Here is a closer look at eight of Scotland's most famous lost distilleries

With today’s whisky boom it’s hard to imagine a period when the industry would have been struggling enough to see the closure of any distillery.

With new distilleries being announced up and down the country it’s easy to forget that times weren’t always so easy and that at several key points in this century some of Scotland’s biggest distilleries were forced to close their doors.

Here we take a look at eight of the most famous of those lost Scottish distilleries:

1. Rosebank distillery 

Rosebank Distillery. Picture: TSPL

Rosebank Distillery. Picture: TSPL

Situated: Falkirk

Status: Dismantled

Region: Lowlands

Founded – Mothballed: 1798 – 1993

Once part of the dying breed of triple-distilled Lowland malts – which has recently shown some signs of resurgence – Rosebank sat proudly beside Auchentoshan and Glenkinchie as shining examples of the style.

The malt had a strong and loyal fan base even after it fell silent, however 17 years or so after being mothballed, with no rumblings from owners Diageo about a reopening the distillery building was renovated and turned into flats.

2. Port Ellen

Tunnocksboy

Port Ellen distillery. Picture: Jan Kuchenbecker\Wikimedia

Situated: Port Ellen, Islay

Status: Dismantled

Region: Islay

Founded – Mothballed: 1825 – 1983

Probably one of, if not the most, recognisable names on this list, Port Ellen was the victim of the success of its two Diageo stable mates.

When the drinks giant had to choose which of its three Islay distilleries to close in 1983, it was obvious it couldn’t pick either the highly popular Lagavulin or its workhorse Caol Ila, therefore the smaller and less popular Port Ellen was chosen. Its stills were removed to be sold on and the rest of its equipment was dismantled.

The distillery now serves as the malting base for most of the island’s distilleries as well as some on the mainland and its bottlings have seen a bit of a resurgence on the market as more are released from old stock due to rising demand.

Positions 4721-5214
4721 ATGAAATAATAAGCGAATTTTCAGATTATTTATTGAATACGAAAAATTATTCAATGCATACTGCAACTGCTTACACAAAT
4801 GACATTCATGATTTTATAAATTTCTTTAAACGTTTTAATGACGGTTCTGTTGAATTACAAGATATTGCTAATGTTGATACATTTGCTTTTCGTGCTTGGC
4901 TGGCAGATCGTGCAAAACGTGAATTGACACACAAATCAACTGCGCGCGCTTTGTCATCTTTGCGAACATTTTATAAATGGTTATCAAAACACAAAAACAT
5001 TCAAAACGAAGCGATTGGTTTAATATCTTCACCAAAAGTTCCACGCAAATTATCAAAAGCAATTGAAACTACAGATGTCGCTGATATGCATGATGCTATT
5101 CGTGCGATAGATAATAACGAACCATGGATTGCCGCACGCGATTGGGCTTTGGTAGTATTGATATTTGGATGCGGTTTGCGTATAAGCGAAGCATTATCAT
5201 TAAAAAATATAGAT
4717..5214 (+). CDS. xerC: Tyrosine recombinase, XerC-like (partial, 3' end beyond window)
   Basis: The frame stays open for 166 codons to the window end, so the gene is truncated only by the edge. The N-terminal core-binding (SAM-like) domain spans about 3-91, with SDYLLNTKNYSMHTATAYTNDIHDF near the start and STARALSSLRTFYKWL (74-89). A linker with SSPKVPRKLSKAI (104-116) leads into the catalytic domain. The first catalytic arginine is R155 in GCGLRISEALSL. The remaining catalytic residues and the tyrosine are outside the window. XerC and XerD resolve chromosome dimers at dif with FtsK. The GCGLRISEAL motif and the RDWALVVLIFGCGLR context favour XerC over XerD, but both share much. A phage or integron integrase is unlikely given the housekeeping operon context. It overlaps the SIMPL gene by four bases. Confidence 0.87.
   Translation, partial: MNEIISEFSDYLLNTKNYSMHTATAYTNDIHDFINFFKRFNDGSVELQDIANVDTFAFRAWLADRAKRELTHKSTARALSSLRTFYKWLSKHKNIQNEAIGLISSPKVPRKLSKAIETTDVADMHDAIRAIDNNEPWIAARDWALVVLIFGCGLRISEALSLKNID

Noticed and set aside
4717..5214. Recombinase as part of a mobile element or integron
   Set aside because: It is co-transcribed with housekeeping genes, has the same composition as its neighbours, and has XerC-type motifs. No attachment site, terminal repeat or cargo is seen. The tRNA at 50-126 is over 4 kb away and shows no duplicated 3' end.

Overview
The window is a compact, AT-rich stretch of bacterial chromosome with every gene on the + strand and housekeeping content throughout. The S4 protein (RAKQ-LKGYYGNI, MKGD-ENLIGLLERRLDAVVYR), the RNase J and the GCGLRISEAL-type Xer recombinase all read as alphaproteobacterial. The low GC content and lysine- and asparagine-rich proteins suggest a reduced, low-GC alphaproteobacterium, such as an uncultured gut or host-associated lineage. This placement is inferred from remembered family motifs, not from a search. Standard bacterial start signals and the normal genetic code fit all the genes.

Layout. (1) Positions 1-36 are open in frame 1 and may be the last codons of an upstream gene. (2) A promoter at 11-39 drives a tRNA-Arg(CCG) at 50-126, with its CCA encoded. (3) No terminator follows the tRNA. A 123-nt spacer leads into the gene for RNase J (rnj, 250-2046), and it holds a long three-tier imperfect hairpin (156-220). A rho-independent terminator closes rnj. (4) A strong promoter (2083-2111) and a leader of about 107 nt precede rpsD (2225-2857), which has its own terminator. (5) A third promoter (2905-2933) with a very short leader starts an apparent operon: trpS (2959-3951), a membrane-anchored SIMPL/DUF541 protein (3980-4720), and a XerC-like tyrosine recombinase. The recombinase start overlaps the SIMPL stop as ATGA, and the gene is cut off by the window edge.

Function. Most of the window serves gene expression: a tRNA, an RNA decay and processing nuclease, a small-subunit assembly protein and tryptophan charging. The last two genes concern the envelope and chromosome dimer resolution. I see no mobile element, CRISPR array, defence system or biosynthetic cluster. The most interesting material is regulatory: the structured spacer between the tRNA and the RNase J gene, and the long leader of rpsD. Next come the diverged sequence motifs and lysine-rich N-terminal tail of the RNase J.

3. Brora

Tunnocksboy

Brora distillery. Picture: Pete Rowbottom/Flickr

Situated: Brora

Status: Closed (largely intact)

Region: Highlands

Founded – Mothballed: 1819 – 1983

A personal favourite of the author of this piece, Brora was built in 1819 by the Marquess of Stafford. Originally named Clynelish it made way for a new, updated distillery built on the same site by DCL (Distillers Company Limited) in 1967, and was set to be closed. However, increasing demand for peated whisky saw the original distillery remain open under the name Brora.

Between 1969 and 1973, Brora produced a heavily peated whisky to supply for Johnnie Walker, in lieu of a shortage of Islay whisky caused by a drought in that region. The whisky produced up until its closure in 1983 remained peated but to a much lighter style.

The release of Brora 40 in 2014 was the most expensive single malt ever released by Diageo at just under £7,000. We imagine it was worth every penny.

4. Glenugie

Glenugie distillery. Picture: Wikimedia

Glenugie distillery. Picture: Africa23 \Wikimedia

Situated: Peterhead

Status: Dismantled

Region: Highlands

Founded – Mothballed: 1831 and 1983

Located to the south of Peterhead, Glenugie was once the most easterly of the distilleries in Scotland (that accolade now lies with Glen Garioch).

Glenugie was silent during most of both the world wars, however the distillery’s outlook seemed to be improving in the 50s when new ownership saw it updated and production doubled.